This Beef And Snow Peas recipe comes from The Pioneer Woman, and I do love her recipes. The picture on her blog for sure looks better. Don’t you all wish you were her? Just a little? Maybe not want to actually BE her, but have her success. I do. *Sigh*
Anyway, I’m still not sure how I really feel about this meal. It was good, it was a nice change from chicken, snow peas are yummy, buy it was just not all there for me. Now, I really did enjoy this. It was a yummy sauce, the beef was thin and tender, the snow peas were crisp, so it really was a great meal. I would totally make it again, but with a few changes.
I thought it need more sauce, a little more flavor to the sauce (maybe not skip the red pepper?) and I’d love a few more veggies. In fact, I’d love to throw in some red pepper and carrots. To me that would be perfect. I did add toasted sesame seeds in place of the green onion. We are more toasted sesame people.
So, pretty much I say make it. Double or even triple the sauce, don’t leave out the red pepper and throw in a few extra veggies. Let me know how it goes.
Recipe by The Pioneer Woman
Are Snow Peas And Sugar Snap Peas The Same?
Snow peas are flatter and much less sweet than a sugar snap pea.
Are Snow Peas A Healthy Vegetable?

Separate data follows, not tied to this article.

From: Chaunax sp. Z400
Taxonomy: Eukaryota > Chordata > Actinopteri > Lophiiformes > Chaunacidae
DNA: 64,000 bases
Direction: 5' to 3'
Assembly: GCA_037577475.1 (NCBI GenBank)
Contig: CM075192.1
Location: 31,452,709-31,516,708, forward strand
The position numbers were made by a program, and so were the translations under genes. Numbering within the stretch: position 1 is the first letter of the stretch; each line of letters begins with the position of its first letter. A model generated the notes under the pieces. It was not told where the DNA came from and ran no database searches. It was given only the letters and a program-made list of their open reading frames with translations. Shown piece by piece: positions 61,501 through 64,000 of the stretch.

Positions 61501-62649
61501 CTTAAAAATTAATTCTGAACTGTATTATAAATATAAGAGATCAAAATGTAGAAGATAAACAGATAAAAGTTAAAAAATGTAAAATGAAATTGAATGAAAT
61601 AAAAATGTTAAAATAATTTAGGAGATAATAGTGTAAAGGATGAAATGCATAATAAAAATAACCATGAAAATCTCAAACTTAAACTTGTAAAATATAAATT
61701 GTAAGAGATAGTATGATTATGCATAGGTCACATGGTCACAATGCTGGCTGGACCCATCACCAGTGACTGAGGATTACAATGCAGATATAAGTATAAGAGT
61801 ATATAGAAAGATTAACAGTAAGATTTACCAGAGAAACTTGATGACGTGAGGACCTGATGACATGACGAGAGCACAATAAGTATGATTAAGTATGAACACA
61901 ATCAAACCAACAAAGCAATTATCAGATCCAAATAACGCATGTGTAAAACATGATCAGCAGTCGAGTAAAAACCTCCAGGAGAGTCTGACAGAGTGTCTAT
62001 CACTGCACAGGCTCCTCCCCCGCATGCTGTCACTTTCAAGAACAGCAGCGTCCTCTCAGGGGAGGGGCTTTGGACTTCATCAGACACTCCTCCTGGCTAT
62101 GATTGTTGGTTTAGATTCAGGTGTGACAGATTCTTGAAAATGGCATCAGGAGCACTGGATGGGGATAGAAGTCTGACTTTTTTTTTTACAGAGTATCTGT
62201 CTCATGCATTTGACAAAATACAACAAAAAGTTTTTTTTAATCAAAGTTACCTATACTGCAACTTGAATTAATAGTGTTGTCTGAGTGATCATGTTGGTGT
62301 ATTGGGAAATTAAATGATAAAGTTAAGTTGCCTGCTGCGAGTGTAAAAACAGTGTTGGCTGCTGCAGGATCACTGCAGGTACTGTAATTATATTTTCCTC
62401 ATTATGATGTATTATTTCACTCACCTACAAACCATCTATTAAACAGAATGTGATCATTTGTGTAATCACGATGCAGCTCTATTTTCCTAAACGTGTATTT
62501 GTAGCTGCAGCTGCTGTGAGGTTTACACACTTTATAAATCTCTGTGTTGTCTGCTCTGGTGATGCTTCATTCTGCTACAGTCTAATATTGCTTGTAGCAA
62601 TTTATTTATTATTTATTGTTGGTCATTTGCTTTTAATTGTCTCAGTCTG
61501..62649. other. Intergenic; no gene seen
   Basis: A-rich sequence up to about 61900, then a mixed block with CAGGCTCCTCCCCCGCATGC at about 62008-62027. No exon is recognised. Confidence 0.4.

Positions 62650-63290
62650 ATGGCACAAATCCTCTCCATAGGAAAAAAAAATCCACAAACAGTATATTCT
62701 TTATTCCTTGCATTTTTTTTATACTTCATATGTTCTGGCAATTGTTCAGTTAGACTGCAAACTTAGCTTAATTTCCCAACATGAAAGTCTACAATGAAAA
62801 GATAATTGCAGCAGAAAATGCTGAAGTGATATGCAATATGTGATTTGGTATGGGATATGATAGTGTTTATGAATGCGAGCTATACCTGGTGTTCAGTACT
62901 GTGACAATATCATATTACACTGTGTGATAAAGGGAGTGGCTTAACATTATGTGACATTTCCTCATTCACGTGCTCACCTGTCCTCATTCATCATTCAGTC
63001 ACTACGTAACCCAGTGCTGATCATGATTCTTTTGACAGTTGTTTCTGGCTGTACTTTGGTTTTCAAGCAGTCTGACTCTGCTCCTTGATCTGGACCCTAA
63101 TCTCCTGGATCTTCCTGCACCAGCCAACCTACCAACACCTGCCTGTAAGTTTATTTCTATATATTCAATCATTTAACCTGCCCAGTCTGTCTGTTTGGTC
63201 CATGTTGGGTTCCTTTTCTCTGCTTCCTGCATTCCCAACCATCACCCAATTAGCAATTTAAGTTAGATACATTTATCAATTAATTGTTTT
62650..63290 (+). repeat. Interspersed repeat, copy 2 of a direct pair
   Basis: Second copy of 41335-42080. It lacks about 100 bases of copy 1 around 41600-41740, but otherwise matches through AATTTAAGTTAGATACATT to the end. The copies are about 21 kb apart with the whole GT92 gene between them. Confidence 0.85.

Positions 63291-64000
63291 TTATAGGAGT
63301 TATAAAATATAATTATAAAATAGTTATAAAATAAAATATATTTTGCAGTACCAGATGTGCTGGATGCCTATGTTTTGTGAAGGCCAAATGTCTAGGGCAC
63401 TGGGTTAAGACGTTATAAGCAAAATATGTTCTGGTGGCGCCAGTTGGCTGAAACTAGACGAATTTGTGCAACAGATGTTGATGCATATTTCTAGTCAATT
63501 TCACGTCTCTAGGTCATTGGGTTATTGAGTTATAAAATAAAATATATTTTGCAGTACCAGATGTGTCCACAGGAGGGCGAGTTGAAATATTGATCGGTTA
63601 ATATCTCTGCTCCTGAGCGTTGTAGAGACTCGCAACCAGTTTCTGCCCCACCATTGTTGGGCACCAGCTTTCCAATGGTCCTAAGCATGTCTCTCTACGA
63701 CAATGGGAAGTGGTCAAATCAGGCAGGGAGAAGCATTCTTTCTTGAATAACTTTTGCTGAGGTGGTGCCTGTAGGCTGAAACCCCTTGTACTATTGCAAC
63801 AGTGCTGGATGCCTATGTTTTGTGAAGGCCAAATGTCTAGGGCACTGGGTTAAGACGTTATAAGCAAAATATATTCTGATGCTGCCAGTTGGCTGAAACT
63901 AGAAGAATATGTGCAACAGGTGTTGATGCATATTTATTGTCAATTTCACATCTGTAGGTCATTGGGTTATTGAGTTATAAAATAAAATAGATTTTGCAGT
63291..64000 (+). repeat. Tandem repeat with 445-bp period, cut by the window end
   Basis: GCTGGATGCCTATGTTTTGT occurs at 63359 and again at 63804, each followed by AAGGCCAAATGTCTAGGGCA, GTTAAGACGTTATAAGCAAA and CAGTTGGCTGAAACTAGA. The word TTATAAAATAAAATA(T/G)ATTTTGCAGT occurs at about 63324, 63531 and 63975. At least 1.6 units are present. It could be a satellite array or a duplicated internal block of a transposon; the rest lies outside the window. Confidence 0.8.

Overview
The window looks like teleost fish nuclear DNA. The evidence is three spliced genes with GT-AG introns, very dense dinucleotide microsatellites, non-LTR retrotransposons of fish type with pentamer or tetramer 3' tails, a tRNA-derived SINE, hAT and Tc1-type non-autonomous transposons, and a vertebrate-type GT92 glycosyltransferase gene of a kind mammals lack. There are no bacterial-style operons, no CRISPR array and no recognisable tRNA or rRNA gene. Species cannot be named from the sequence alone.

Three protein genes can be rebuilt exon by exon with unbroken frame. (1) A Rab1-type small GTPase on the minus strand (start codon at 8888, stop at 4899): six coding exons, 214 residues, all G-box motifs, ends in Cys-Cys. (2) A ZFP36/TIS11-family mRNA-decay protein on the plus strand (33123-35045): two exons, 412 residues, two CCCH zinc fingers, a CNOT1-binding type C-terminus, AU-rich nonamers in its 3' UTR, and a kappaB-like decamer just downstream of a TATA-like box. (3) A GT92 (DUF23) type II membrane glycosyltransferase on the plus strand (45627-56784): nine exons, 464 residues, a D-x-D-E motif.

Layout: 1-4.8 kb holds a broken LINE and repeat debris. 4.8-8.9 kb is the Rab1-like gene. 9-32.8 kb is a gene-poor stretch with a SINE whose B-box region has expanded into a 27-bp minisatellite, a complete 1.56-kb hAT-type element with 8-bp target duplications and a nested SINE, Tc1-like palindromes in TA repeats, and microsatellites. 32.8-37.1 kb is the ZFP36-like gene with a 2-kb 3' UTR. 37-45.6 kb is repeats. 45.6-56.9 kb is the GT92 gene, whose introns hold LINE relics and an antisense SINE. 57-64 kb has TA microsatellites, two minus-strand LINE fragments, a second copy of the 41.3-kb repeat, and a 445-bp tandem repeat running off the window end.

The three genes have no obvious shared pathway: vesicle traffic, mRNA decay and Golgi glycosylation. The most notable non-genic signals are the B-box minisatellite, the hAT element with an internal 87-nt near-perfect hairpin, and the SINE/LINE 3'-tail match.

Snow peas are quite nutritious and contain a fair amount of fiber and antioxidants.
Snow peas are a good source of vitamins B1, B2, B3, C and K.
Is There Another Name For Flank Steak?
Sometimes Flank steak is called “London Broil”, or 5 Skirt steak.
Flank steak is a long, flat cut of beef that is considered to be one of the cheapest and toughest cuts but has lots of flavour.
It’s best suited to braising and will benefit from marinating, and is usually cut into thin slices for fajitas, stir-fries, or even an at-home Philly cheesesteak.
Beef And Snow Peas
Beef and Snow Peas
Recipe by The Pioneer Woman
- 1-½ pound Flank Steak, Trimmed Of Fat And Sliced Very Thin Against The Grain
- ½ cups Soy Sauce, Low Sodium
- 3 Tablespoons Sherry Or Cooking Sherry
- 2 Tablespoons Brown Sugar
- 2 Tablespoons Cornstarch
- 1 Tablespoon Ginger, Minced Fresh
- 8 oz. Snow Peas, Fresh , Ends Trimmed
- 5 Scallions, whole, Cut Into Half-inch Pieces On The Diagonal
- Salt As Needed, use Sparingly
- 3 Tablespoons Oil, Peanut Or Olive
- Red Pepper, Crushed, For Sprinkling
- Rice, Jasmine Or Long Grain, Cooked According To Package
- In a bowl, mix together soy sauce, sherry, brown sugar, cornstarch, and ginger.
- Add sliced meat to bowl and toss with hands.
- Set aside.
- Heat oil in a heavy skillet (iron is best) or wok over high heat.
- Add snow peas and stir for 45 seconds.
- Remove to a separate plate. Set aside.
- Allow pan to get very hot again.
- With tongs, add half the meat mixture, leaving most of the marinade still in the bowl.
- Add half the scallions.
- Spread out meat as you add it to pan, but do not stir for a good minute. (You want the meat to get as brown as possible in as short amount a time as possible.)
- Turn meat to the other side and cook for another 30 seconds.
- Remove to a clean plate.
- Repeat with other half of meat, allowing pan to get very hot again first.
- After turning it, add the first plateful of meat, the rest of the marinade, and the snow peas.
- Stir over high heat for 30 seconds, then turn off heat.
- Check seasonings and add salt only if it needs it. Mixture will thicken as it sits.
- Serve immediately over rice.
- Sprinkle crushed red pepper over the top to give it some spice.